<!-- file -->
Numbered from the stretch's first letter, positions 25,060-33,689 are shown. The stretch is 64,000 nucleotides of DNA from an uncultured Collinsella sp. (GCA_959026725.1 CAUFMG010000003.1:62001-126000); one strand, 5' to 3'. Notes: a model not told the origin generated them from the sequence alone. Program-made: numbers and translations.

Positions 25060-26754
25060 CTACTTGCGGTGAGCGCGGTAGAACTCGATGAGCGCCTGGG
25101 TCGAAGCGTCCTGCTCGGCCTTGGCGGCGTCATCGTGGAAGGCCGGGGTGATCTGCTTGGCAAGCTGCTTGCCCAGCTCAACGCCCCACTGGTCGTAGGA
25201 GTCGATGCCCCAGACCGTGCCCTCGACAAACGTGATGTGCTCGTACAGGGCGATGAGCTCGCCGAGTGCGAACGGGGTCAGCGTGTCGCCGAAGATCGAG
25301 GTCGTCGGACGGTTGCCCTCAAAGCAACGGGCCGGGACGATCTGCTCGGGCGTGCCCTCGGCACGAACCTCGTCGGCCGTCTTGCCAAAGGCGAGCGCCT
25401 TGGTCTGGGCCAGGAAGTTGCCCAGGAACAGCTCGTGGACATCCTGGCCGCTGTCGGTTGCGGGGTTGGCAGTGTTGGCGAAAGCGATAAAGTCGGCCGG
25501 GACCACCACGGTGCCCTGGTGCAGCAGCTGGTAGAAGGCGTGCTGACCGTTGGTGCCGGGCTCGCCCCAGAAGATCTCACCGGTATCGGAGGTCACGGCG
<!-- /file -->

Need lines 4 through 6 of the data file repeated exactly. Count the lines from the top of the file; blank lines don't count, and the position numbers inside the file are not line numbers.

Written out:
25101 TCGAAGCGTCCTGCTCGGCCTTGGCGGCGTCATCGTGGAAGGCCGGGGTGATCTGCTTGGCAAGCTGCTTGCCCAGCTCAACGCCCCACTGGTCGTAGGA
25201 GTCGATGCCCCAGACCGTGCCCTCGACAAACGTGATGTGCTCGTACAGGGCGATGAGCTCGCCGAGTGCGAACGGGGTCAGCGTGTCGCCGAAGATCGAG
25301 GTCGTCGGACGGTTGCCCTCAAAGCAACGGGCCGGGACGATCTGCTCGGGCGTGCCCTCGGCACGAACCTCGTCGGCCGTCTTGCCAAAGGCGAGCGCCT